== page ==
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German politicians demand elections in Venezuela

January 30, 2019

German politicians have repeated calls for new elections in Venezuela as the political crisis in the South American country deepens. The Left party has condemned the EU's "ultimatums."

Venezuela's President Nicolas Maduro speaking at a meeting
Image: Reuters/Miraflores Palace

The German parliament's foreign affairs committee met in Berlin on Wednesday to hear the government's report on Venezuela and try to hash out a common position on the standoff between President Nicolas Maduro and self-declared interim president Juan Guaido.

As more protests loom, Venezuela's attorney general has imposed a travel ban on Guaido and frozen his bank accounts. Maduro released a Facebook video railing against the US "empire" and alleging that it was attempting to seize Venezeula's oil, after President Donald Trump officially recognized Guaido as president, as have Colombia, Brazil and other Latin American countries.

Deputy Foreign Minister Niels Annen, who delivered the German government's verdict to the committee, gave a damning assessment of Maduro's administration. "The experiences in our talks with President Maduro have been thoroughly negative," Annen, a member of the Bundestag for the Social Democrats, told DW. "The European Union has been trying to create such a dialogue for years."

Foreign Minister Heiko Maas found even stronger words on Wednesday, saying that the people of Venezuela are "fighting for survival every day."

"Nicolas Maduro is trampling on democracy, human rights and the rule of law," Maas said in a speech to the Bundestag. "Nicolas Maduro lacks any democratic legitimacy. He is not the democratically elected president of Venezuela."

Maas went on to list the German government's concerns about Venezuela, from the "collapse" of the health care system, hyperinflation and food shortages to the killing and arrests of protesters. Some 3 million refugees have fled the country, according to the United Nations.

"One can't forget that President Maduro controls all the institutions in the country and has used this control to relatively easily and clearly dominate and falsify the elections," Annen said. "A substantial dialogue that leads to new elections is necessary, but it's also clear that the National Assembly is the only legitimate organization and institution in the country we recognize."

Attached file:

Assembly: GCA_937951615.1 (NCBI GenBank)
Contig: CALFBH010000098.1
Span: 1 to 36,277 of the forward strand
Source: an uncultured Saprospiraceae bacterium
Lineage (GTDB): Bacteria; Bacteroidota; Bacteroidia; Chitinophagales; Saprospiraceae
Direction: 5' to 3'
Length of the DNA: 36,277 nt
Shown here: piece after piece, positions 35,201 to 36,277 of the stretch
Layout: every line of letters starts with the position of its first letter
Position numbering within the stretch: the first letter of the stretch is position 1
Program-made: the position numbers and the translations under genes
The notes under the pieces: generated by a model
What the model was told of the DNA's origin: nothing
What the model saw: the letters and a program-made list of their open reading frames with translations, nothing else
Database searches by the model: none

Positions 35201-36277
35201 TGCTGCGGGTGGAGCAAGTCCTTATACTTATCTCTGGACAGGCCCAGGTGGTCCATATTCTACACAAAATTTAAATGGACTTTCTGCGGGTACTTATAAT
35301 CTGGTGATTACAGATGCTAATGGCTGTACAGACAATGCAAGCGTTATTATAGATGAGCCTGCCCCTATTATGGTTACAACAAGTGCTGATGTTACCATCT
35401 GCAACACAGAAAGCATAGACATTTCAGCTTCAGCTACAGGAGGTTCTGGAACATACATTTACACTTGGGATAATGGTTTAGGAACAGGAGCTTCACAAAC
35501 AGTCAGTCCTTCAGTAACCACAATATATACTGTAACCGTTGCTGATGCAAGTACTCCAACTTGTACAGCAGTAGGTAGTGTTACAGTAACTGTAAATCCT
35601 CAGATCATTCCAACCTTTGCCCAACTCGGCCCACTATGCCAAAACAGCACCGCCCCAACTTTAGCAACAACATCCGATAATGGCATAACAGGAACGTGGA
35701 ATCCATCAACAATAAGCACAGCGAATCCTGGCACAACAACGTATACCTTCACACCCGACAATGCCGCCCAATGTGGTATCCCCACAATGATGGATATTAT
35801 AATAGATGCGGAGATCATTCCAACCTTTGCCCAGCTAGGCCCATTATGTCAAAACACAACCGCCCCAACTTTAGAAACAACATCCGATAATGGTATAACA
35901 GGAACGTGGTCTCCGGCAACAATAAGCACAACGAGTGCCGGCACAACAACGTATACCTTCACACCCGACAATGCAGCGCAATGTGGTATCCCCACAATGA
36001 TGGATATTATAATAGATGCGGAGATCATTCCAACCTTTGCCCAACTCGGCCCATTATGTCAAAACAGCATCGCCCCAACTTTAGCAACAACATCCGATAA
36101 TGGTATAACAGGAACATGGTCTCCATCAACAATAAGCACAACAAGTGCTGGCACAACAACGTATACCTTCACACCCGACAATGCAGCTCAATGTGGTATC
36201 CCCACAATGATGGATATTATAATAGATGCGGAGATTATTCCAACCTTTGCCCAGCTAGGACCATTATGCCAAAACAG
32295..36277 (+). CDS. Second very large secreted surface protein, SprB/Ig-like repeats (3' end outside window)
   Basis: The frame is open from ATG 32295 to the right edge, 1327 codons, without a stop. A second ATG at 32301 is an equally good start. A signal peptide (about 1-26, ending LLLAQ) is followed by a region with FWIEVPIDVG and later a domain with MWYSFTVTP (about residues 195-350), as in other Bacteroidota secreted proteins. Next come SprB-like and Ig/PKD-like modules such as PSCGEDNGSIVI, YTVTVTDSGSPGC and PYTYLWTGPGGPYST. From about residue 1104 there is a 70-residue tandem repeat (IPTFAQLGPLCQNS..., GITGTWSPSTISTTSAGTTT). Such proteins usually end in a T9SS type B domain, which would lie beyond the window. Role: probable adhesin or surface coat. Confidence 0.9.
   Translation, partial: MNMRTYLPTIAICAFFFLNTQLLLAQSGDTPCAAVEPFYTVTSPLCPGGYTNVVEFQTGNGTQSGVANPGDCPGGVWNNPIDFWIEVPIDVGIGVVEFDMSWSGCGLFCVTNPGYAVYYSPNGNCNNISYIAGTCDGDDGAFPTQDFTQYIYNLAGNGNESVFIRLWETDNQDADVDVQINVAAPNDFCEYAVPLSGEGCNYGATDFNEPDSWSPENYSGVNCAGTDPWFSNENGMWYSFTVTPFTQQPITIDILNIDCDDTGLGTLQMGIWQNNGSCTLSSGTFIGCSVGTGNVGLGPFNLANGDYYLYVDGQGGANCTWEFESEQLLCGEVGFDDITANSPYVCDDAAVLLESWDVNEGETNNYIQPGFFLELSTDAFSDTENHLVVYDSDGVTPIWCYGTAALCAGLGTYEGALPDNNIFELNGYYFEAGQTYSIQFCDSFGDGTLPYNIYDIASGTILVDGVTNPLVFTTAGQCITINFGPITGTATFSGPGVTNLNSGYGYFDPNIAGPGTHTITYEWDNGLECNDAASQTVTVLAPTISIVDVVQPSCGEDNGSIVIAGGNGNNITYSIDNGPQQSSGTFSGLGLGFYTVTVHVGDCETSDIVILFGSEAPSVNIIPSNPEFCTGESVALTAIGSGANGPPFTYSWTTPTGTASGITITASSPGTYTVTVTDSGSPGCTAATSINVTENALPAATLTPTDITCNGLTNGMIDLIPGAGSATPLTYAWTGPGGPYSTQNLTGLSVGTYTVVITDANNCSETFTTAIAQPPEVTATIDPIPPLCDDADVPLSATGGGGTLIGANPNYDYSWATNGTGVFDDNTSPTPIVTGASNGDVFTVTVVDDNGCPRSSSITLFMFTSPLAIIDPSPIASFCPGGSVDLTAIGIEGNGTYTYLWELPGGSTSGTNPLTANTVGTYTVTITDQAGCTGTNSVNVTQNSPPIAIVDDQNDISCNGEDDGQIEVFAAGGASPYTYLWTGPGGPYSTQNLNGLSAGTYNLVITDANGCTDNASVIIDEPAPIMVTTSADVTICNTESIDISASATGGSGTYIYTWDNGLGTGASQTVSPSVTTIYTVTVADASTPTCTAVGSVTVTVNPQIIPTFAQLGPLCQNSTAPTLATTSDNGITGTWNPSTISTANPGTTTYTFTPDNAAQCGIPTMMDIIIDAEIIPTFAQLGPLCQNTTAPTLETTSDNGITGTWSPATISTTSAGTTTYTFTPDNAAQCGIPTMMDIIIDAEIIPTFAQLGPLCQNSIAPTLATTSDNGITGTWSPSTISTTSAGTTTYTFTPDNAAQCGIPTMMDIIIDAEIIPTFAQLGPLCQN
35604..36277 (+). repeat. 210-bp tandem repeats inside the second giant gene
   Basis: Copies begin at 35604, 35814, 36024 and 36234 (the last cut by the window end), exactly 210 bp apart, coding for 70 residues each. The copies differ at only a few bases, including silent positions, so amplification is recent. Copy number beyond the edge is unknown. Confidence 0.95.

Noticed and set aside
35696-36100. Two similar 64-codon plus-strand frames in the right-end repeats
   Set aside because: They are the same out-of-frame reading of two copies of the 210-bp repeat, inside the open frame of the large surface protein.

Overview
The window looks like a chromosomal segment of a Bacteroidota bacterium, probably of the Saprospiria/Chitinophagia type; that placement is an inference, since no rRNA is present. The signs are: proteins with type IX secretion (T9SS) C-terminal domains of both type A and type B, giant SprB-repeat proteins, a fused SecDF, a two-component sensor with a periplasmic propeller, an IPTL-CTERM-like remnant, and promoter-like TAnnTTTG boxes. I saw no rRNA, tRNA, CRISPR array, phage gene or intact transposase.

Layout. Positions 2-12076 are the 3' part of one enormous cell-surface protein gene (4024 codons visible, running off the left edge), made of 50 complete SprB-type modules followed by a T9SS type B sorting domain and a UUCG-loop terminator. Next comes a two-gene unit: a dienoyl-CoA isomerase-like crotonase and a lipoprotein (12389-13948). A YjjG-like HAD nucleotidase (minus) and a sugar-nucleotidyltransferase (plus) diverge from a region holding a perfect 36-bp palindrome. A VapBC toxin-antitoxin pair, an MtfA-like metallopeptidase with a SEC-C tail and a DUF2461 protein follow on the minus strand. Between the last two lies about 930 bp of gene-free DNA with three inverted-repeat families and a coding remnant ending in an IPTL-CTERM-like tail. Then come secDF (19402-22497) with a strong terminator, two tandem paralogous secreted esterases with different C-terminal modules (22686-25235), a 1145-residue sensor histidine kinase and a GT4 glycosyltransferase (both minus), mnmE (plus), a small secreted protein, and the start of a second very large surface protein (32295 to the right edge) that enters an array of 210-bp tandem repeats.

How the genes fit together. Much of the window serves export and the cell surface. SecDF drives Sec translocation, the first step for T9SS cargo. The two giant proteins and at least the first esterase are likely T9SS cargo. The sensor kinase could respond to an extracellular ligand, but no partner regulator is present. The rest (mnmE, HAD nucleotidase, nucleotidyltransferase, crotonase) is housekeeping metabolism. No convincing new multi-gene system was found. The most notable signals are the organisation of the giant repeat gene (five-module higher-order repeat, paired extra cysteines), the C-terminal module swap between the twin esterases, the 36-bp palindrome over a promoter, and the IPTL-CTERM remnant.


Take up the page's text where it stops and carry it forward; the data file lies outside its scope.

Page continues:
Venezuela's National Assembly head Juan Guaido talking to reporters
Several nations have already recognized Juan Guaido as the legitimate presidentImage: Getty Images/AFP/Y. Cortez

Read more: Manfred Weber: EU response to Venezuela a tragedy

Alexander Graf Lambsdorff, European policy spokesman for the Free Democrats, took the same line. "I think that Germany and the EU have been very clear, I think the policy is right," he told DW. "Guaido is more legitimate clearly than Maduro and therefore to keep up the pressure on Maduro to move, and move more than he has moved so far, is the right strategy."

Jürgen Trittin, who represents the Greens on the Bundestag committee, supported the European U's efforts to create a common policy. "The path that various European states have suggested, namely to come to elections to get a clear, democratically elected mandate, is the right way," he told DW.

Read more: What's at stake for Russia in Venezuela?

A European compromise

Trittin warned that foreign powers have attempting to develop a "colonial relationship" with Venezuela.

"I don't think we'll come to a solution if, on the one hand, we celebrate those external forces that have always had a colonial relationship to Latin America or those who think they can build such a colonial relationship now — in other words, on the one side the US and on the other the Chinese and the Russians," he said.

Karte Venezuela EN
Image: DW

Germany's Left party, meanwhile, took a much more critical view. The party's foreign affairs spokeswoman, Heike Hänsel, condemned the German government for demanding on Saturday that Maduro call a new election within eight days. "One-sided and illegal ultimatums from some EU countries, including Germany, have irresponsibly contributed to a further exacerbation," Hänsel said in a statement.

Maduro summarily dismissed the EU's call, though Annen said the EU had maintained a unified position, not least thanks to the efforts of Foreign Minister Maas.

But "the ball," Annen insisted, was still very much in Latin America's court. "We can and will support that, because, with more than 3 million refugees from Venezuela, the situation has taken on a regional dimension," he said. "That is simply not acceptable. The provisions situation is worsening all the time, which is why we back a strong voice for our Latin American friends."

Benjamin Knight Kommentarbild PROVISORISCH
Ben Knight Ben Knight is a journalist in Berlin who mainly writes about German politics.@BenWernerKnight